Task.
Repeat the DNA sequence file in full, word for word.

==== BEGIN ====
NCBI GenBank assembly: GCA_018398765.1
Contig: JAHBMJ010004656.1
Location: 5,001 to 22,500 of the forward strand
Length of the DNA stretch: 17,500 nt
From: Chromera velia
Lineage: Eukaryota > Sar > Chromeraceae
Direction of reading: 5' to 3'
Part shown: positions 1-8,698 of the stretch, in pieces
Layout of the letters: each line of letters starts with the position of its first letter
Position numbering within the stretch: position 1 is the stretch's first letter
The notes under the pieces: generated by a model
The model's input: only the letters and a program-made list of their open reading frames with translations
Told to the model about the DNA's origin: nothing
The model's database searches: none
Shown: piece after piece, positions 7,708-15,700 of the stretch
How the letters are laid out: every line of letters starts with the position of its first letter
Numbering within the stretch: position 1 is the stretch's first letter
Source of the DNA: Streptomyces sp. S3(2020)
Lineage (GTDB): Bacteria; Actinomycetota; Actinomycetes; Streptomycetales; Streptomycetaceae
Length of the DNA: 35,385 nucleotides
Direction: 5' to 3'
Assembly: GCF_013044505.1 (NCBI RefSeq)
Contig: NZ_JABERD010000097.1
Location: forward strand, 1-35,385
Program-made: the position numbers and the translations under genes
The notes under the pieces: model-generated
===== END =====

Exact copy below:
NCBI GenBank assembly: GCA_018398765.1
Contig: JAHBMJ010004656.1
Location: 5,001 to 22,500 of the forward strand
Length of the DNA stretch: 17,500 nt
From: Chromera velia
Lineage: Eukaryota > Sar > Chromeraceae
Direction of reading: 5' to 3'
Part shown: positions 1-8,698 of the stretch, in pieces
Layout of the letters: each line of letters starts with the position of its first letter
Position numbering within the stretch: position 1 is the stretch's first letter
The notes under the pieces: generated by a model
The model's input: only the letters and a program-made list of their open reading frames with translations
Told to the model about the DNA's origin: nothing
The model's database searches: none
Shown: piece after piece, positions 7,708-15,700 of the stretch
How the letters are laid out: every line of letters starts with the position of its first letter
Numbering within the stretch: position 1 is the stretch's first letter
Source of the DNA: Streptomyces sp. S3(2020)
Lineage (GTDB): Bacteria; Actinomycetota; Actinomycetes; Streptomycetales; Streptomycetaceae
Length of the DNA: 35,385 nucleotides
Direction: 5' to 3'
Assembly: GCF_013044505.1 (NCBI RefSeq)
Contig: NZ_JABERD010000097.1
Location: forward strand, 1-35,385
Program-made: the position numbers and the translations under genes
The notes under the pieces: model-generated